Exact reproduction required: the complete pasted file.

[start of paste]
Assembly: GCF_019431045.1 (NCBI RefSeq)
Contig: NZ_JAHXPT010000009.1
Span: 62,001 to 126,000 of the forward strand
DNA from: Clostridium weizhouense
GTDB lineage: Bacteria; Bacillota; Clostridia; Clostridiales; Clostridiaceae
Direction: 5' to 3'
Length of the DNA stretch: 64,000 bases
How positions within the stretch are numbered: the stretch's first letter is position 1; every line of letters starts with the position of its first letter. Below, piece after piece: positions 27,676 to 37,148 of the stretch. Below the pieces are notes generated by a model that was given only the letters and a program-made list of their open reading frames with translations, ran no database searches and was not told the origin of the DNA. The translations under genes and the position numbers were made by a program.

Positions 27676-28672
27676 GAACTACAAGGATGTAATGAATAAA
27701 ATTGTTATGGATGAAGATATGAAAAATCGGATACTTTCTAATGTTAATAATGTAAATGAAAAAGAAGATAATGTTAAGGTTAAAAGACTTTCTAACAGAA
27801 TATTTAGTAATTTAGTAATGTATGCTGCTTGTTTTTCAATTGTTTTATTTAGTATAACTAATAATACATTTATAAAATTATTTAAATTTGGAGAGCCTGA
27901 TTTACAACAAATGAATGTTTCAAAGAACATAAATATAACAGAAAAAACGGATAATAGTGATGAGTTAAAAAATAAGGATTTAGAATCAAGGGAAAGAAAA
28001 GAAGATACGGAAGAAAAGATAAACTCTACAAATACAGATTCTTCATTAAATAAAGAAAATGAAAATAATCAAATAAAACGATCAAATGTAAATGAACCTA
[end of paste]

Assembly: GCF_019431045.1 (NCBI RefSeq)
Contig: NZ_JAHXPT010000009.1
Span: 62,001 to 126,000 of the forward strand
DNA from: Clostridium weizhouense
GTDB lineage: Bacteria; Bacillota; Clostridia; Clostridiales; Clostridiaceae
Direction: 5' to 3'
Length of the DNA stretch: 64,000 bases
How positions within the stretch are numbered: the stretch's first letter is position 1; every line of letters starts with the position of its first letter. Below, piece after piece: positions 27,676 to 37,148 of the stretch. Below the pieces are notes generated by a model that was given only the letters and a program-made list of their open reading frames with translations, ran no database searches and was not told the origin of the DNA. The translations under genes and the position numbers were made by a program.

Positions 27676-28672
27676 GAACTACAAGGATGTAATGAATAAA
27701 ATTGTTATGGATGAAGATATGAAAAATCGGATACTTTCTAATGTTAATAATGTAAATGAAAAAGAAGATAATGTTAAGGTTAAAAGACTTTCTAACAGAA
27801 TATTTAGTAATTTAGTAATGTATGCTGCTTGTTTTTCAATTGTTTTATTTAGTATAACTAATAATACATTTATAAAATTATTTAAATTTGGAGAGCCTGA
27901 TTTACAACAAATGAATGTTTCAAAGAACATAAATATAACAGAAAAAACGGATAATAGTGATGAGTTAAAAAATAAGGATTTAGAATCAAGGGAAAGAAAA
28001 GAAGATACGGAAGAAAAGATAAACTCTACAAATACAGATTCTTCATTAAATAAAGAAAATGAAAATAATCAAATAAAACGATCAAATGTAAATGAACCTA